Shikoku: Bansuiso

 Getting around the tourist sites in Matsuyama isn't too difficult; signage is pretty good if you stay on the right paths. So coming from the art museum, I just followed the arrows down the block as I headed toward my second stop, Bansuiso.
 From the art museum, it's a left turn, but I shot this sign from the other direction. You can probably tell that the English signage is as good as the Japanese signage when it comes to getting from A to B here.
 There are two tourist destinations side by side here, and the first you'll come to is the Saka no Ue no Kumo Museum. I skipped this one - it's a literary museum and I'm completely unfamiliar with the book (Saka no Ue no Kumo is a novel by Shiba Ryotaro). The book takes place in Edo-period Matsuyama and the museum provides a lot of information about the book, its setting, and characters. The building itself looked pretty cool, though!

Continuing on past the guarded gate is Bansuiso.
 Note that the pavement changes from asphalt to that tan sandy color. And there's nice landscaping. There's a grounds map nearby too, not that the property is really that large. Just follow the big driveway up to the main house.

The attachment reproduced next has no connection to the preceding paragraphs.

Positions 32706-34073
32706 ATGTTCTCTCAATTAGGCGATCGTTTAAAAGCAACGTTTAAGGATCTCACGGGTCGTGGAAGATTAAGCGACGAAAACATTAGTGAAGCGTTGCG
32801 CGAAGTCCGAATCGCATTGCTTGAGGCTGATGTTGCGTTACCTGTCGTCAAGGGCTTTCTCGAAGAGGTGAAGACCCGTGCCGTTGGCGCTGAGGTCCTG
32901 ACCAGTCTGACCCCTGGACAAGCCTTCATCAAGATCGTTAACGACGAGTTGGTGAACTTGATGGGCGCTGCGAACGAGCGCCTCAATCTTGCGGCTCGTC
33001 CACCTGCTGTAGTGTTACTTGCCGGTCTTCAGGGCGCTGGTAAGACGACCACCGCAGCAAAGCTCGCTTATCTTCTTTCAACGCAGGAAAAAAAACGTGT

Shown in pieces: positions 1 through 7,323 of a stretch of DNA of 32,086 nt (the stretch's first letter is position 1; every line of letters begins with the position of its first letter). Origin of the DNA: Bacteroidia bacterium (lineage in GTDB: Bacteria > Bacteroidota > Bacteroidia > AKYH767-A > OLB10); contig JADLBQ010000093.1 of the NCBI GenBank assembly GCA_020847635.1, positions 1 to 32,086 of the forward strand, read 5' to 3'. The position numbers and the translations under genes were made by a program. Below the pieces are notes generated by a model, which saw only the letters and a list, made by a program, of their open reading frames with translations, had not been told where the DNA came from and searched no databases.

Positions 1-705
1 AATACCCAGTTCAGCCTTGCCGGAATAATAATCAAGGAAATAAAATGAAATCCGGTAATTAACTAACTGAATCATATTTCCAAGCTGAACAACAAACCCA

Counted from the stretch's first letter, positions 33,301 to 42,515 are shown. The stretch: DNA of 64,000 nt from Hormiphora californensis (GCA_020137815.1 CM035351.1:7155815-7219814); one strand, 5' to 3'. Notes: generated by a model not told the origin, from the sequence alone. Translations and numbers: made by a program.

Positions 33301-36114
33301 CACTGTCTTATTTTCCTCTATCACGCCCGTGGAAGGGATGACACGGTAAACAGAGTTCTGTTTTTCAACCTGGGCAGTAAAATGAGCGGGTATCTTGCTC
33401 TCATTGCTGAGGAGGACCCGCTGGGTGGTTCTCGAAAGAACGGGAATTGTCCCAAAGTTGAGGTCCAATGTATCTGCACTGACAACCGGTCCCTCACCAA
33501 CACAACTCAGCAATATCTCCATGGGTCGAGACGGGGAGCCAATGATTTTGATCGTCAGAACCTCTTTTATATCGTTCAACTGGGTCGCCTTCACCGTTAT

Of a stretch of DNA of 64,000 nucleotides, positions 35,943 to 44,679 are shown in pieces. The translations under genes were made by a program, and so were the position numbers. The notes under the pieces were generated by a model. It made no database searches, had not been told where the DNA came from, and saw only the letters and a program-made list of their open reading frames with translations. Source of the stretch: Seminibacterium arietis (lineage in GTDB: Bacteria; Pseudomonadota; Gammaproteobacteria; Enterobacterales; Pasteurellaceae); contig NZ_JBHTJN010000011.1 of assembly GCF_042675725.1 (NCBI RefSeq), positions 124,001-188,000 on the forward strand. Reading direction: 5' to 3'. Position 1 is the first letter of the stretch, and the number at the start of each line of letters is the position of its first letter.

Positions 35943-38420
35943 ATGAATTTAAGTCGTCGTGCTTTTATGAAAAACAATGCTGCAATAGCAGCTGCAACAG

So, what is Bansuiso? It's a French style building constructed in 1922 which is open to the public for exploration.
 Upstairs, you can walk through the bedrooms, offices, and sitting rooms. After three years in a tiny Japanese apartment with pretty low ceilings, each room in this house is a castle of its own!
 Nothing says "rich" like a fancy staircase with a stained glass window.
 Downstairs, you can see some of the rooms used for entertaining, including the dark paneled dining room. The house is not yet 100 years old, but it was built in a classical style that makes it feel like it has been there for centuries.
 To the left of the house is a storehouse which is larger than any home I've ever lived in! And just beyond that is another building which has a coffee shop for those who'd like a small snack or drink before continuing on their way.
Bansuiso is open 9:00-18:00 (closed Mondays), and admission is 300 yen, which will let you explore essentially the entire gorgeous house.

You can walk to Saka no Ue no Kumo Museum and Bansuiso from the Ehime Prefectural Museum of Art in about 10-15 minutes. Alternately, Okaido tram stop is only two minutes from the museum; Bansuiso is about a five minute walk uphill.

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